Bug – Review

26 Apr

I seem to be in a William Friedkin kind of mood recently having just reviewed his movie The Hunted and now coming back to review his 2006 film Bug. I actually remember when this movie first came out and how intrigued I was by the whole idea, but unfortunately it was 10 years ago and 10 years ago I would never be able to get into a theater to see it. I’m actually glad I waited so long, because now I’m a lot more familiar with the works of William Friedkin and his screenwriting collaborator, Tracy Letts. Bug is actually based off of Letts’ stage play, as was a later Friedkin film Killer Joe, which is now one of my top favorite movies. Like Killer JoeBug tells a nightmarish story of the south with very troubled human characters engaging in some very strange behavior.

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Agnes White (Ashley Judd) is a waitress living in a shady motel on the side of a seemingly desert road. She’s in such a secluded location so as to stay hidden from her abusive husband, Jerry Goss (Harry Connick, Jr.), who is getting released from prison any day now. On a night like any other, Agnes meets a drifter named Peter (Michael Shannon), a quiet but caring man who only seems to care about Agnes’ best interests. As their relationship begins to build, Jerry returns and starts to harass Agnes, but Agnes is far too busy with learning about Peter and Peter’s strange beliefs that the government implanted millions of bugs into his skin and blood, and that they are now beginning to escape and make themselves known.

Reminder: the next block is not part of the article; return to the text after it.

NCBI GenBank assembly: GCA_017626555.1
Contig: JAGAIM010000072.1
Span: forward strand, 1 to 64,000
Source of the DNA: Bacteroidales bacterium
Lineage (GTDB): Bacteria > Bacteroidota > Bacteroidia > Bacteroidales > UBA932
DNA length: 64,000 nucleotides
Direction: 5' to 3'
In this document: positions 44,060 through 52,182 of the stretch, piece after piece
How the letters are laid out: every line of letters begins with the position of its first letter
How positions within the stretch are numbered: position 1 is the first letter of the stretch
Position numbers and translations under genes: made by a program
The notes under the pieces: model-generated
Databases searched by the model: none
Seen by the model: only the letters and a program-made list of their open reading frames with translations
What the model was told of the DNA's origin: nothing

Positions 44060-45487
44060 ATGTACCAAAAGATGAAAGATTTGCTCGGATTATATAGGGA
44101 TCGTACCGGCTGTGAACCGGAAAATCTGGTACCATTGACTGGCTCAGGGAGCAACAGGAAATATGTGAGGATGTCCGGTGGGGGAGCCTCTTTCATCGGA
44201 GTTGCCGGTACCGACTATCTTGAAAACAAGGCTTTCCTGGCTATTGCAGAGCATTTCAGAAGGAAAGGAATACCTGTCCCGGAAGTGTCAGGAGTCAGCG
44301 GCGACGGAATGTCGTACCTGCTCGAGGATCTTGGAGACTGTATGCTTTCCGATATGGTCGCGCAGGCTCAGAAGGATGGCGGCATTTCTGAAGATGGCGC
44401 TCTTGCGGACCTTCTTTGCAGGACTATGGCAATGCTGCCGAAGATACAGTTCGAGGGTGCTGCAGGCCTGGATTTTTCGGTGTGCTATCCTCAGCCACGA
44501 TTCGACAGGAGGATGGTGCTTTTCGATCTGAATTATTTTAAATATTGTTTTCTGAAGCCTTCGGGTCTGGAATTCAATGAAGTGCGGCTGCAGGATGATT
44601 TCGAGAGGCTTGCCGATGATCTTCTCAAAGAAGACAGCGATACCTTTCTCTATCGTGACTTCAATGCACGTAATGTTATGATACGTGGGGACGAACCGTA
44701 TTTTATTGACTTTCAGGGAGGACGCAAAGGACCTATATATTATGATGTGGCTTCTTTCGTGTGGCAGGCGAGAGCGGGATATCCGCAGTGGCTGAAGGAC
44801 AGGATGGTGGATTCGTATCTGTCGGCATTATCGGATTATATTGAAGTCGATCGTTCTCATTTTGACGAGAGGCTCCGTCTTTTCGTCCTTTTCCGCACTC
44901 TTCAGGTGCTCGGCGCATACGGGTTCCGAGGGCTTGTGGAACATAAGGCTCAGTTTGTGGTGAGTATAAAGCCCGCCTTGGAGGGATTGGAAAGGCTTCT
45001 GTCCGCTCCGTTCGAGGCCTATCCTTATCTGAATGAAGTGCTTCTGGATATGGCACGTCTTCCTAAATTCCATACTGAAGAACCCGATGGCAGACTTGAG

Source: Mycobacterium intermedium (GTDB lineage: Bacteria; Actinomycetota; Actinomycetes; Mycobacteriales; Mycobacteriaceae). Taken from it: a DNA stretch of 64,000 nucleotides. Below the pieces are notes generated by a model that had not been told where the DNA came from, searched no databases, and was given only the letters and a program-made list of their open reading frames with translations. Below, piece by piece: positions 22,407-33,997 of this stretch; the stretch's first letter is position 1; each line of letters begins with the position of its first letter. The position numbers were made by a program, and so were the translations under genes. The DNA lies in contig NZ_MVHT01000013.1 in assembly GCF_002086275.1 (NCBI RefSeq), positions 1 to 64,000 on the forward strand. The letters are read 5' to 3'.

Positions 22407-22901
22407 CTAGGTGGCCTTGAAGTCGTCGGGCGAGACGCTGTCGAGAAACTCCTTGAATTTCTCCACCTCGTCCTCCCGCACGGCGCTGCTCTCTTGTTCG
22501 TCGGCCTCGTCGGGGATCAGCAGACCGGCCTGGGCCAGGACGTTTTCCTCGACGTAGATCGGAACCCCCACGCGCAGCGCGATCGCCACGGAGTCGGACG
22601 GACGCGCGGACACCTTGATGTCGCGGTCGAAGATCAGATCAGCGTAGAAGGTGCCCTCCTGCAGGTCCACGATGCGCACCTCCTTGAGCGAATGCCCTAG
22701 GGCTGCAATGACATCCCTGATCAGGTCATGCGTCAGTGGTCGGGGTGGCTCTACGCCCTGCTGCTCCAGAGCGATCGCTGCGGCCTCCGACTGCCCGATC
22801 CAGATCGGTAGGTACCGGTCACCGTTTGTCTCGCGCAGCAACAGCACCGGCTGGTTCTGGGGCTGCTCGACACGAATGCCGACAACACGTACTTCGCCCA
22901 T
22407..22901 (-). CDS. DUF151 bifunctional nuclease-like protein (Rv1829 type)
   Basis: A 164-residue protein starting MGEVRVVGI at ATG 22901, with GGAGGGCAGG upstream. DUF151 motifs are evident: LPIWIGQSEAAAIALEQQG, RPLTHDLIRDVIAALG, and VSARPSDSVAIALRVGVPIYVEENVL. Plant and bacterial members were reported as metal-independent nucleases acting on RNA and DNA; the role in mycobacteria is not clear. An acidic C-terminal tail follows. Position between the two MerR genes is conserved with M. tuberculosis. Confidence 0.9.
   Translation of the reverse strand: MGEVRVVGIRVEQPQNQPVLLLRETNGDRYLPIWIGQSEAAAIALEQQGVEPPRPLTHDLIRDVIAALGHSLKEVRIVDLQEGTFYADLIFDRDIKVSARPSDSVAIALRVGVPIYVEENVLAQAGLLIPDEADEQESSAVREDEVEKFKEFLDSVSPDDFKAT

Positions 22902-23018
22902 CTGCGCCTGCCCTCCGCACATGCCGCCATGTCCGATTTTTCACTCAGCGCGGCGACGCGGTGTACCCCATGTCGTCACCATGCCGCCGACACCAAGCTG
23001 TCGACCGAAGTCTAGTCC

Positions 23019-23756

This is a very, very strange movie and definitely not what I expected it was going to be. It’s easy to see how this is a stage play since most of the action occurs in Agnes’ motel. Sometimes the characters go outside or are in a bar, but that’s really only for a couple scenes out of the movie. I love when stories happen in closed in spaces. It creates the feeling of claustrophobia and injects the fear of not escaping the horrors that will surface. What really threw me off is the pacing of Bug. I don’t want to say that it’s bad, it’s just weird. The first 45 minutes play as a straightforward drama with a lingering sense of unease. Then after these 45 minutes, the movie shoots forward into insanity. It jumps through time so strangely, that you can’t really know how much time has passed, which was jarring while watching the movie but after thinking about it, it was a clever way to tell the story.